For daily stress management (a common IBS trigger), we recommend our adaptogenic stress blend, Daily Calm. Taken daily, it helps balance hormones, promote relaxation, and reduce irritability to keep your digestion and emotions running smoothly.
Meanwhile, our herbal blend Daily Digestion is a great go-to for improving gut health. Made with 100% organic codonopsis, fennel, and wild yam, it helps increase digestive enzymes to boost metabolism and reduce gas and bloating caused by IBS. We recommend taking it before meals to eliminate digestive drama.
A Healthy Diet
“When I work with clients who are struggling with IBS symptoms, one of the main things we work on is stress management in general,” says Marissa Meshulam, a registered dietitian nutritionist at HealthQuarters. “Our gut is our second brain, and research shows that chronic stress can actually wreak havoc on our guts and create dysbiosis (imbalance of gut bacteria), leading to IBS symptoms.”
That being said – considering IBS is rooted in gut problems, your eating behaviors can also greatly impact the severity of your symptoms. For example, consuming meals too quickly is a common cause of cramping and bloating. But taking the time to slow down your eating and actually chew your food can improve digestion and enzyme release – which in turn can help prevent IBS symptoms.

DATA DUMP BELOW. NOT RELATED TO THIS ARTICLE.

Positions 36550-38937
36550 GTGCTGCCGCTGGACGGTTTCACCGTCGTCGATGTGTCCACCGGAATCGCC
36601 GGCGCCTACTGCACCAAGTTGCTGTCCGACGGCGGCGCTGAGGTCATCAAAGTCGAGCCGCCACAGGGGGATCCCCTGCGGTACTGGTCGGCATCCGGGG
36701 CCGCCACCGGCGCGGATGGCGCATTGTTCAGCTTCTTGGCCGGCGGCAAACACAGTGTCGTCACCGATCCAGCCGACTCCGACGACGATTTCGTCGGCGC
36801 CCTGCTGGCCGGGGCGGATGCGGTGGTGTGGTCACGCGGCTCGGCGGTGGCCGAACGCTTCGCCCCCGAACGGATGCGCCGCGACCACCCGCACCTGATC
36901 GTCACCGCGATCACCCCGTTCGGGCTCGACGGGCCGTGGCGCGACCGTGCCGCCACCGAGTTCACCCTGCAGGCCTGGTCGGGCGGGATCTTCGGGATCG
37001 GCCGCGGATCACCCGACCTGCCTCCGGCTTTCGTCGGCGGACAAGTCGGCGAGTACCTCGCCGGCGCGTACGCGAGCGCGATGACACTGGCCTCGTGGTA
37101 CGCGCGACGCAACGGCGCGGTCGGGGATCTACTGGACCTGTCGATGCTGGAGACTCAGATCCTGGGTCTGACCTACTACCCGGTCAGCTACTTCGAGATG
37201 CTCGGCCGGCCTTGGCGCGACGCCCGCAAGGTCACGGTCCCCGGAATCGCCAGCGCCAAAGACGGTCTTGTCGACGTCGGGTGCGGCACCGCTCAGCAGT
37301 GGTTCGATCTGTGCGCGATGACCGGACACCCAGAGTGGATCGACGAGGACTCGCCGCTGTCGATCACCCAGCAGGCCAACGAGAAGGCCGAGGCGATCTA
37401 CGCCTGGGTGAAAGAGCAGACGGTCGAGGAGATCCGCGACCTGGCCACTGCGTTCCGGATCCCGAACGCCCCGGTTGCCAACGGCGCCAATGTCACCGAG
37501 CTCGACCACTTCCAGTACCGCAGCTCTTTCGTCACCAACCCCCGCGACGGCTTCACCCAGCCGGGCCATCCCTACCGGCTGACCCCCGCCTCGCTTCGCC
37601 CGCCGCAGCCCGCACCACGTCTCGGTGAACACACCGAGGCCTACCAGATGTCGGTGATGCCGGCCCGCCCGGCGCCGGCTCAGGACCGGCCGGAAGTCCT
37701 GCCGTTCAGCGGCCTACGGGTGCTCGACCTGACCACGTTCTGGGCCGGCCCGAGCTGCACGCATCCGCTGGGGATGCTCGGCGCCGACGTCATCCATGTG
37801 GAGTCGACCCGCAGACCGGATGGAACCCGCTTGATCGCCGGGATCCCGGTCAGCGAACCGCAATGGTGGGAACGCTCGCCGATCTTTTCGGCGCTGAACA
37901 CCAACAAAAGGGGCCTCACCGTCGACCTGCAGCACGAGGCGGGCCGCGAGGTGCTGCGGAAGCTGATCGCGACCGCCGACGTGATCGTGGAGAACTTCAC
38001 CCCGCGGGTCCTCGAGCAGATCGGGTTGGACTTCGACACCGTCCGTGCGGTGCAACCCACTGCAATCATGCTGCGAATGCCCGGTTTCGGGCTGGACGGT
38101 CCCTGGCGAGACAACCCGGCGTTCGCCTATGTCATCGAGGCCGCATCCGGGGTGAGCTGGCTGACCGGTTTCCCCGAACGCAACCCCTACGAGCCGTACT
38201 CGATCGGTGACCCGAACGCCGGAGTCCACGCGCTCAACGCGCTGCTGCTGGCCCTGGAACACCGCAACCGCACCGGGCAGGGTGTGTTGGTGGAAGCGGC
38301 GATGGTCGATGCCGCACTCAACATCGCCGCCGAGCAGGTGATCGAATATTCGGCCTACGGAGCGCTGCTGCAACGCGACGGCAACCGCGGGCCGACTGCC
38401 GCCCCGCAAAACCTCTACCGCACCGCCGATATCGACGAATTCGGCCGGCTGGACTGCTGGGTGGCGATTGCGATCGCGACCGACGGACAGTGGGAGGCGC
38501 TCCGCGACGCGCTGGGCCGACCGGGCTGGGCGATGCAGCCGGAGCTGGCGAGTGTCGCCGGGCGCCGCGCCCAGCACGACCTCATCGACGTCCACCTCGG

When it comes to IBS management, the quality of food you consume is equally as important as your eating behaviors. A diet high in processed foods can promote the growth of bad gut bacteria, says Marissa. Turning to a TCM diet, which consists of eating mostly whole, plant-forward foods, can promote the growth of healthy gut bacteria and overall gut health.
“The tough part about IBS and food is that it is often very individual – meaning what works for one person may not work for another person,” says Marissa. “Lots of times, those of us struggling with IBS may experience many food sensitivities. This is where working with a practitioner one:one to help figure out what foods work (and don’t work) for your body can be very helpful.”
IBS symptoms are less than ideal – and can be as uncomfortable to talk about as they are to deal with. The silver lining? A holistic approach combining primary care and TCM, dietary modifications, stress management and lifestyle modifications can help manage your IBS. By combining a healthy diet with herbal supplements and acupuncture treatments, you can be well on your way to a better quality of life!
This is not medical advice, contact your doctor for a medical diagnosis or treatment.